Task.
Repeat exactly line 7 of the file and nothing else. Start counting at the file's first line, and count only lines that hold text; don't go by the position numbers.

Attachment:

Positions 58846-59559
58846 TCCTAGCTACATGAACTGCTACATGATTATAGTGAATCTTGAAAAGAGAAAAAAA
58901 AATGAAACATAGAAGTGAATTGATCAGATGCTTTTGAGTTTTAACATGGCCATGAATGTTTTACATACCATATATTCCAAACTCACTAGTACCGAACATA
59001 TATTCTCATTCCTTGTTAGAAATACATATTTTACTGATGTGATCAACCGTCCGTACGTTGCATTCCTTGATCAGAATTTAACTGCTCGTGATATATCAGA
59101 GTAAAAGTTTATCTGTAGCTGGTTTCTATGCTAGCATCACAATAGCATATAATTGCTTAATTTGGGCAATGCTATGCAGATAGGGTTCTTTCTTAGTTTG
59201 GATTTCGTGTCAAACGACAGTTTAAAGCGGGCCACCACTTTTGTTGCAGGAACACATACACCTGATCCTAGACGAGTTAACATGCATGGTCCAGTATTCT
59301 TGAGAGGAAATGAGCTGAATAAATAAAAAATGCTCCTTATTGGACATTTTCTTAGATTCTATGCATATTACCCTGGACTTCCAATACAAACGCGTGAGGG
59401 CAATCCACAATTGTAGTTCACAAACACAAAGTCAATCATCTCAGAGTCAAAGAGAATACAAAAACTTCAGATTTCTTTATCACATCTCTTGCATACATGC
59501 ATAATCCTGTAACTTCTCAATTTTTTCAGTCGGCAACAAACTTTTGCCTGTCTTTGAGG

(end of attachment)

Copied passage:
59301 TGAGAGGAAATGAGCTGAATAAATAAAAAATGCTCCTTATTGGACATTTTCTTAGATTCTATGCATATTACCCTGGACTTCCAATACAAACGCGTGAGGG